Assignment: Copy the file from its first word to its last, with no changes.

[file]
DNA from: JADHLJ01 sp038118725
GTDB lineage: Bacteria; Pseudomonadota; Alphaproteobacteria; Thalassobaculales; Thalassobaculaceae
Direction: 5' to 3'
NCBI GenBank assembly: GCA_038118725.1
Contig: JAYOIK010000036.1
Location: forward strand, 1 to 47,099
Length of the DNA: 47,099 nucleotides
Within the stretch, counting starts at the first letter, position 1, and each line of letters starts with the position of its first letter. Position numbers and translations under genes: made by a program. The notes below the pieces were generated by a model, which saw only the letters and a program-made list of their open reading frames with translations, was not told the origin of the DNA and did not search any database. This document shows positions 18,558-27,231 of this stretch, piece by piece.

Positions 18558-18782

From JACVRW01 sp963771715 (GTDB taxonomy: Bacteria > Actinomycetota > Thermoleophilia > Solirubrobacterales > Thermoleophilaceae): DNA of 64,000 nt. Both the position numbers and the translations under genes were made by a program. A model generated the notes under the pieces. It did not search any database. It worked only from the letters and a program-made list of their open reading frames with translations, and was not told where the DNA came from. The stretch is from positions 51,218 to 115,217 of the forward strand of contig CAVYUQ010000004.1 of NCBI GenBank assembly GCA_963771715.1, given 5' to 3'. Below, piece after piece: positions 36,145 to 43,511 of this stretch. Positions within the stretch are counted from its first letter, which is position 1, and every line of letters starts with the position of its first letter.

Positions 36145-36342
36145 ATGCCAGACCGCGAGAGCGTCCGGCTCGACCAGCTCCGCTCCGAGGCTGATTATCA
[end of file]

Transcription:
DNA from: JADHLJ01 sp038118725
GTDB lineage: Bacteria; Pseudomonadota; Alphaproteobacteria; Thalassobaculales; Thalassobaculaceae
Direction: 5' to 3'
NCBI GenBank assembly: GCA_038118725.1
Contig: JAYOIK010000036.1
Location: forward strand, 1 to 47,099
Length of the DNA: 47,099 nucleotides
Within the stretch, counting starts at the first letter, position 1, and each line of letters starts with the position of its first letter. Position numbers and translations under genes: made by a program. The notes below the pieces were generated by a model, which saw only the letters and a program-made list of their open reading frames with translations, was not told the origin of the DNA and did not search any database. This document shows positions 18,558-27,231 of this stretch, piece by piece.

Positions 18558-18782

From JACVRW01 sp963771715 (GTDB taxonomy: Bacteria > Actinomycetota > Thermoleophilia > Solirubrobacterales > Thermoleophilaceae): DNA of 64,000 nt. Both the position numbers and the translations under genes were made by a program. A model generated the notes under the pieces. It did not search any database. It worked only from the letters and a program-made list of their open reading frames with translations, and was not told where the DNA came from. The stretch is from positions 51,218 to 115,217 of the forward strand of contig CAVYUQ010000004.1 of NCBI GenBank assembly GCA_963771715.1, given 5' to 3'. Below, piece after piece: positions 36,145 to 43,511 of this stretch. Positions within the stretch are counted from its first letter, which is position 1, and every line of letters starts with the position of its first letter.

Positions 36145-36342
36145 ATGCCAGACCGCGAGAGCGTCCGGCTCGACCAGCTCCGCTCCGAGGCTGATTATCA